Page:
When it comes to software development as a business (at least in the U.S.), the landscape is often rather shitty. People are in a big damn hurry to make their money, nobody is quite sure how thing <x> should work or does work, and finger pointing is significantly more common than understanding problems and finding solutions. There is always too much to do and feature <y> needed to be out the door yesterday. The problems are numerous (much more than what I mentioned) and the users end up paying to play the role of beta testers. Ain’t late stage capitalism just the best?
What people don’t seem to understand or accept is that creating software is an inherently risky beast. Sure, you can slap together some application that does <x>, <y>, and <z>. But what happens when <x> needs to be changed? What happens when <a> is added? Now <z> needs to be removed because we’re replacing it with a brand new <z>. How do these changes affect the rest of your application? Are these changes going to go smoothly or turn your application into a bug-infested wreck? Chances are, you don’t have answers to any of these types questions. You write your code and hope that things work out. Anyways, isn’t that what the testers are for (assuming you actually have a dedicated testing department)?
What frustrates me to no end is that it doesn’t have to be this way. You can have code that is reliable, deterministic, scalable, reusable, etc. You don’t have to code and hope for the best. Adding to/changing code does not have to be a scary endeavor, and you can have users that are actually happy to use your software. And no, I’m not trying to sell you a bottle of snake oil. It takes work, commitment, and most importantly, you have to give a shit. People depend on your work, so give them something that solves problems without causing more problems.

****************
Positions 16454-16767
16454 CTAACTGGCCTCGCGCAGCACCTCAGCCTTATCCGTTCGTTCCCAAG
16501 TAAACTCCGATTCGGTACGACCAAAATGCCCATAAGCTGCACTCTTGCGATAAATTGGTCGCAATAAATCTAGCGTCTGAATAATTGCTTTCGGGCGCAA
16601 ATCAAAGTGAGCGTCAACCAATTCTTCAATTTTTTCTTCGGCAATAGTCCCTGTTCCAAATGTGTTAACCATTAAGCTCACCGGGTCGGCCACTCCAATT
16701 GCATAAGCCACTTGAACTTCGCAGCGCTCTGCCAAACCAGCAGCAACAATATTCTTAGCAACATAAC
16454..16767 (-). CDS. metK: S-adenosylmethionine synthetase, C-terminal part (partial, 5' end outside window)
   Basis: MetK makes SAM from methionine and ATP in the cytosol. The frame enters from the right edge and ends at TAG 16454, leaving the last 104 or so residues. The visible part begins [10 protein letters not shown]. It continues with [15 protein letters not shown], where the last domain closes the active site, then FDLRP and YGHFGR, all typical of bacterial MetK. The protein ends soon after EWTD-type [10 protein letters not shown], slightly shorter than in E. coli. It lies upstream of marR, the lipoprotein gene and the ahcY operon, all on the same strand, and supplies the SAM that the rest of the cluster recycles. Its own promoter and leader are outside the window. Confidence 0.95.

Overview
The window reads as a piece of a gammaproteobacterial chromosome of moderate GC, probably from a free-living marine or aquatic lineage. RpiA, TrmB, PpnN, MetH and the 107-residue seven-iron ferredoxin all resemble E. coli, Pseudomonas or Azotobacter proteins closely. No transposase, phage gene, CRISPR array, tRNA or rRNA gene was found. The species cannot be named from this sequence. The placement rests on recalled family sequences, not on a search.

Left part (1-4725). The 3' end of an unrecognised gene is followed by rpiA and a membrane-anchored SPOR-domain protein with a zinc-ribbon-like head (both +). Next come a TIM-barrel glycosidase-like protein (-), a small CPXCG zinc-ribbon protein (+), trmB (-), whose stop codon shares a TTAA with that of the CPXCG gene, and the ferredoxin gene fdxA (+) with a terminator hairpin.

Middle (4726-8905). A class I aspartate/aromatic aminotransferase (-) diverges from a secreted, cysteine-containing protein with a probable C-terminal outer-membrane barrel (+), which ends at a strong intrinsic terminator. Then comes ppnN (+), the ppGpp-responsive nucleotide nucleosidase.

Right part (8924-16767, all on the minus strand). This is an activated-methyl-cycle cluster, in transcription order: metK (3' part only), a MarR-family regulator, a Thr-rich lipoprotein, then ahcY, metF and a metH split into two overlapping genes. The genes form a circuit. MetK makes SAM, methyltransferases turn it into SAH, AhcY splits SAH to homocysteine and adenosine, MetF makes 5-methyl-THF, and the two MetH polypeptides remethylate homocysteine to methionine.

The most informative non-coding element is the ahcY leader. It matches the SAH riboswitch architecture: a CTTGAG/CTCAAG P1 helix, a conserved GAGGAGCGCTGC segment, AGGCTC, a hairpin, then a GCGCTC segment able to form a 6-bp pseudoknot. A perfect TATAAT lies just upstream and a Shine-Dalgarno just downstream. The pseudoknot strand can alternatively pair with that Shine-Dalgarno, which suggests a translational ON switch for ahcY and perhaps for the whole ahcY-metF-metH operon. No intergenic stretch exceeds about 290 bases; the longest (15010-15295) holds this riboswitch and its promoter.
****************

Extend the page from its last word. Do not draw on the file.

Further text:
If you want a reliable and predictable codebase, the solution is surprisingly simple; you need to prove that your code works. Stop debating it and accept it. There is no way to honestly claim thing <x> works and does <a>, <b>, and <c>, unless you can prove that it does. So, at a bare minimum, you need to be writing unit tests. And I don’t mean writing a few unit tests and hoping to one day have 100% code coverage. 100% code coverage is a baseline; it is not an end goal (since ‘code coverage’ is generally assumed to be statement coverage). If you don’t understand why I’m making that claim, go then check out Wikipedia’s description of code coverage. 100% statement coverage does not necessarily mean that the unit testing is done and all is good.
If any of the above is rubbing you the wrong way, then you might be in the wrong line of work. The world doesn’t need more glitchy code; there’s plenty of that to go around. So stop adding to that problem and start proving that your work is indeed the gem you want it to be.
Categories: dev notes